Updated for Xcode 13.3
Whenever you build programs, you’re going to want to store some data. Maybe it’s the user’s name they just typed in, maybe it’s some news stories you downloaded from the internet, or maybe it’s the result of a complex calculation you just performed.
Swift gives us two ways of storing data, depending on whether you want the data to change over time. The first option is automatically used when you create a new playground, because it will contain this line:
var greeting = "Hello, playground"
That creates a new variable called
greeting, and because it’s a variable its value can vary – it can change as our program runs.
Tip: The other line in a macOS playground is
import Cocoa, which brings in a huge collection of code provided by Apple to make app building easier. This includes lots of important functionality, so please don’t delete it.
There are really four pieces of syntax in there:
varkeyword means “create a new variable”; it saves a little typing.
greeting. You can call your variable anything you want, but most of the time you’ll want to make it descriptive.
If you’ve used other languages, you might have noticed that our code doesn’t need a semicolon at the end of the line. Swift does allow semicolons, but they are very rare – you’ll only ever need them if you want to write two pieces of code on the same line for some reason.
When you make a variable, you can change it over time:
var name = "Ted" name = "Rebecca" name = "Keeley"
That creates a new variable called
name, and gives it the value “Ted”. It then gets changed twice, first to “Rebecca” and then to “Keeley” – we don’t use
var again because we are modifying an existing variable rather than creating a new one. You can change variables as much as you need to, and the old value is discarded each time.
(You’re welcome to put different text in your variables, but I’m a big fan of the TV show Ted Lasso so I went with Ted. And yes, you can expect other Ted Lasso references and more in the following chapters.)
If you don’t ever want to change a value, you need to use a constant instead. Creating a constant works almost identically to creating a variable, except we use
let rather than
var, like this:
let character = "Daphne"
Now, when we use
let we make a constant, which is a value that can’t change. Swift literally won’t let us, and will show a big error if we try.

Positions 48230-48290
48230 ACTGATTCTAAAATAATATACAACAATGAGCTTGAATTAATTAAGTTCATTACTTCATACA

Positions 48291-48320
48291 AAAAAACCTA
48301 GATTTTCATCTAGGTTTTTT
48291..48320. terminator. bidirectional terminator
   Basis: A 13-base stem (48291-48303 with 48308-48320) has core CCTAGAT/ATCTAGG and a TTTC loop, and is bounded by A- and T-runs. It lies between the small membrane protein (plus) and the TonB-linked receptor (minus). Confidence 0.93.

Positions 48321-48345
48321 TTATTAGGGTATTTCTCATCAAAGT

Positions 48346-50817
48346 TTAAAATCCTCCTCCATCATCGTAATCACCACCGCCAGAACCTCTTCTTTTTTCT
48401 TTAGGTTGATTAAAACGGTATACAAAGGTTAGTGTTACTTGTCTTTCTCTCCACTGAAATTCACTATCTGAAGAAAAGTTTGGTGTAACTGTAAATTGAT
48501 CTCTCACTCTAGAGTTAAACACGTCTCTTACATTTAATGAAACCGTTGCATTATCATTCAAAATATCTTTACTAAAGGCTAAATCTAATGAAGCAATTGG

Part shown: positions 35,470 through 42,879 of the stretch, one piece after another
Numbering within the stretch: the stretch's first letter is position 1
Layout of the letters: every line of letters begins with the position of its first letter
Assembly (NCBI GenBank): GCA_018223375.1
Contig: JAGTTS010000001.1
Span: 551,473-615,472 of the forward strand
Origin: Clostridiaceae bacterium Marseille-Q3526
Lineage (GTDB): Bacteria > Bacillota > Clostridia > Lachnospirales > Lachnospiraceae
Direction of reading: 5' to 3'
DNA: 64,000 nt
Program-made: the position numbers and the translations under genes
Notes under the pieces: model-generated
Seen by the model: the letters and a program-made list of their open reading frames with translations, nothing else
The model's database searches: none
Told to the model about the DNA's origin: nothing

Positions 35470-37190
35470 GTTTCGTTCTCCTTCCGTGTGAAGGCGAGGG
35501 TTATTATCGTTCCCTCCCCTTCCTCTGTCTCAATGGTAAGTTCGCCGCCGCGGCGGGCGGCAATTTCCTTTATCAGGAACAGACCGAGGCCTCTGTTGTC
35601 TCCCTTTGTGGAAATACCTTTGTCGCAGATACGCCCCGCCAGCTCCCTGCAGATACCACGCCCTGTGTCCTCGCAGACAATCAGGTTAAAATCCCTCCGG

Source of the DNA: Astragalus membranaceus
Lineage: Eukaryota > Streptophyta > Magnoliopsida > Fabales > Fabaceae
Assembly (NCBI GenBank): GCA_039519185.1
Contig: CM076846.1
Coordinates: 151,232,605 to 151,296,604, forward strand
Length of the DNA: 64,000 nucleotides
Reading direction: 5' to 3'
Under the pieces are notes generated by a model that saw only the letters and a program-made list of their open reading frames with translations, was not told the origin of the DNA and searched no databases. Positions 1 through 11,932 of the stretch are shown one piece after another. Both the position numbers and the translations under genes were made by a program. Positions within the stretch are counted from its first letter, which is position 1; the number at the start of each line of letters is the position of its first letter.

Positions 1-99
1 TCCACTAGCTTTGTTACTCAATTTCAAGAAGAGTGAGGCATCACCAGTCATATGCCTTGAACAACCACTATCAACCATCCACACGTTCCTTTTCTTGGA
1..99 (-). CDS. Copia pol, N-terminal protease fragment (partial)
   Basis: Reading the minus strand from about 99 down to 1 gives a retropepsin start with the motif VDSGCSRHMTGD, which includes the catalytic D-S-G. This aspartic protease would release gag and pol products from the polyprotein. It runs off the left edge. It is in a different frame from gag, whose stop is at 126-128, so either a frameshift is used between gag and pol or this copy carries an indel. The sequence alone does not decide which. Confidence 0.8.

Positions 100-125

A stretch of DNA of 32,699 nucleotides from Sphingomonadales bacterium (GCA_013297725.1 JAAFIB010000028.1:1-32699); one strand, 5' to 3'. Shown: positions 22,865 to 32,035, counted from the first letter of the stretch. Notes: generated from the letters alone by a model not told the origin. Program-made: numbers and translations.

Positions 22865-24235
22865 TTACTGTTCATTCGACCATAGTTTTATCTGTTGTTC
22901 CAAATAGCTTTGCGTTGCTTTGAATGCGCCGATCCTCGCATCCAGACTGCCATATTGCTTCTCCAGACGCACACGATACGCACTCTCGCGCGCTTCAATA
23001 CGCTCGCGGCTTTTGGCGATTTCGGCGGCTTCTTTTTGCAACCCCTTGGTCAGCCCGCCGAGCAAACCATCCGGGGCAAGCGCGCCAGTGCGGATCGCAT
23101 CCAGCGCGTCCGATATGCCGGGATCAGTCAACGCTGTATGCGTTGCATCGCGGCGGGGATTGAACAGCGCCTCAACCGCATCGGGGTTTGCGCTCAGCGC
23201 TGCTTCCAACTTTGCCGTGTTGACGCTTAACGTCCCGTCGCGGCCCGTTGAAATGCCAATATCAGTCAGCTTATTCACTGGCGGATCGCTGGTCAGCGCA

Don’t believe me? Try putting this into Xcode:
let character = "Daphne" character = "Eloise" character = "Francesca"
Again, there are no
let keywords in those second and third lines because we aren’t creating new constants, we’re just trying to change the one we already have. However, like I said that won’t work – you can’t change a constant, otherwise it wouldn’t be constant!
If you were curious, “let” comes from the mathematics world, where they say things like “let x be equal to 5.”
Important: Please delete the two lines of code that are showing errors – you really can’t change constants!
When you’re learning Swift, you can ask Xcode to print out the value of any variable. You won’t use this much in real apps because users can’t see what’s printed, but it’s really helpful as a simple way of seeing what’s inside your data.
For example, we could print out the value of a variable each time it’s set – try entering this into your playground:
var playerName = "Roy" print(playerName) playerName = "Dani" print(playerName) playerName = "Sam" print(playerName)
Tip: You can run code in your Xcode playground by clicking the blue play icon to the left of it. If you move up or down along that blue strip, you’ll see the play icon moves too – this lets you run the code up to a certain point if you want, but most of the time here you’ll want to run up to the last line.
You might have noticed that I named my variable
playerName, and not
player_name, or some other alternative. This is a choice: Swift doesn’t really care what you name your constants and variables, as long as you refer to them the same way everywhere. So, I can’t use
playerName first then
playername later – Swift sees those two as being different names.
Although Swift doesn’t care how we name our data, the naming style I’m using is the standard among Swift developers – what we call a convention. If you’re curious, the style is called “camel case”, because the second and subsequent words in a name start with a little bump for the capital letter:
let managerName = "Michael Scott" let dogBreed = "Samoyed" let meaningOfLife = "How many roads must a man walk down?"
If you can, prefer to use constants rather than variables – not only does it give Swift the chance to optimize your code a little better, but it also allows Swift to make sure you never change a constant’s value by accident.
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